Then I was taken to Edmonton. I was placed, believe it or not, after spending 44 days, without incidents. Without any problems whatsoever. They placed me on administrative segregation in max pod. Max pod is a place, where you place the most dangerous, the most violent murderers, that attacked guards, or stabbed, murdered inmates. And they checked a box, saying that I am considered unsafe to the center and to the staff. Then a detailed description, the reason it says, here, I am looking at the documents now. Placed on administrative segregation as per senior management. So the document says, I will spend 15 to 14 days, or indefinitely, in this horrible, horrible place, alone, without being able to see another human being. And it was extremely cold, to the point, as I could not sleep. I was shivering all day, all night. And then the next day, was the bail hearing. My lawyers said, the judge what was happening to me. And I think that scared him. I don't know if you're aware. Those centers were privately owned. And it scared them. And they moved me to a psyche ward. Can you believe it? I, as a pastor, I was moved to a mental ward. And when I asked the guards, why? Where am I? What's going on? It looks like they are not accountable. Those people can do to you, whatever they want. And they were laughing, and they said, you are in the wild, wild west. And I said, what does that mean? They said, you're in a crazy ward, enjoy it. So they thought it was hilarious. Great fun. The doctor comes the next day, and says, why are you here? And I said, that's a good question, I have no idea. He said, this is outside of the (inaudible). You are not allowed to be here. This is a place for people, that we -- we decide that they need this -- you need -- people that are not mentally ill. So even the doctor was puzzled. What was going on? And then he said to me, well, this decision came outside of AHS, which is Alberta Health. And it came straight from the director. The document that was signed, dated March 24, 2022, was signed by the deputy director of Fremont Center in Edmonton. Then 4:00 in the morning, a week later, I was taken from my cell, stripped naked in front of women and men. You know, those people are humiliating anyone who comes under their supervision. You know, in quotes. Five hours on concrete, then I was shipped back to Calgary, stripped naked again. It was penalized, because when I came in, they hugged me. They cheered for me. And they yelled. Free Pastor Art. Search again. Spread your legs. Arms. You need to strip naked. Again, in time for hours on concrete. That was my last day. After 50 days, on the 51st, they let me out. There were hundreds of people that came to welcome me. And they were told, they will still there to welcome my release. I will be immediately arrested. I was told, if I even say hi to them. If I hug my children. If I hug my father, that came to welcome me, I will be rearrested again. And I'm not a free man. I am on house arrest. Facing a dozen criminal charges. For like the premier Kenney lied to --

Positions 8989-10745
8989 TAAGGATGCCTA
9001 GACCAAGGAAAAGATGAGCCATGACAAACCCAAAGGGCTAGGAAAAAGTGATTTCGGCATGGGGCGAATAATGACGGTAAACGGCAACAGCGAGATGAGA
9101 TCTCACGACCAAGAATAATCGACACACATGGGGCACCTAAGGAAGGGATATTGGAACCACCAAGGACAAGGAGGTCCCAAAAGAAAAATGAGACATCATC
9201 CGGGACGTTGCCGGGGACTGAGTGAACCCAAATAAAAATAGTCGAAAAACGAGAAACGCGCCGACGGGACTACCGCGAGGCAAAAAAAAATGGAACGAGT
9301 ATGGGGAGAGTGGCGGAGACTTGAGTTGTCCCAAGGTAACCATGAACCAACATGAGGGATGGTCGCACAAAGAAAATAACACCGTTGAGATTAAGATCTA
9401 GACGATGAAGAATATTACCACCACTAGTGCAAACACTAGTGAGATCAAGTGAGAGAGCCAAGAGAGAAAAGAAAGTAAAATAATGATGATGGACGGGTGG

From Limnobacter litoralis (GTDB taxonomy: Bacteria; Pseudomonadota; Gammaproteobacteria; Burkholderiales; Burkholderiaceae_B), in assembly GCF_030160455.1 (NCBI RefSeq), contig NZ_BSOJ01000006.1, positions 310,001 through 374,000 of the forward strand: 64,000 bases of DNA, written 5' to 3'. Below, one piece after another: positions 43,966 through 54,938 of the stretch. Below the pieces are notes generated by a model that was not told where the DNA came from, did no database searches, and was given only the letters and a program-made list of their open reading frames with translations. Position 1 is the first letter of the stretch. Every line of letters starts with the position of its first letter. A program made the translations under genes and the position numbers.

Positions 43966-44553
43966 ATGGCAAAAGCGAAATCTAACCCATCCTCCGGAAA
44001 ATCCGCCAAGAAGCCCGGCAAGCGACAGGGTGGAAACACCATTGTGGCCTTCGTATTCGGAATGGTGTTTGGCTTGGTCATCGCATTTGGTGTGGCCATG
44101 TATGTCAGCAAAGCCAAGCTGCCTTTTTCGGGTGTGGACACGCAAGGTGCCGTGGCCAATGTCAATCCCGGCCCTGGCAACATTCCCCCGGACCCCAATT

GLENN: So --
ARTUR: Saying they cited violence towards others.
GLENN: So is this all worth it?
ARTUR: 100 percent. History is teaching it's worth it. If we will not stand up, if we will not push it, if we will not fight, if good people will not do what's right, if the light does not shine, the darkness will take over. So, yes. I was sitting in solitary confinement. I'm telling you, there were hard times. Sometimes I was crying out to God, God, take me out of this place. Please. Please, take me out of it.
God. But to fight for freedom. To fight for the children. I've got three children. And, you know, when I look at their eyes, I can say truly. Your father did what your father could. I'm not ashamed of what I'm doing. I'm standing for the truth. Others did it before me. I'm preaching the truth. I'm setting the captives free. I'm giving people hope. And I have to come back. To me, to them, and to say, yes. To do the right thing is always worth it.
GLENN: God bless you, pastor. God bless you. Thank you so much. We will continue to follow this. And please, let us know, if there's anything that we can do. You can find his story at Save Artur. A-R-T-U-R.com. SaveArtur.com. Go there now.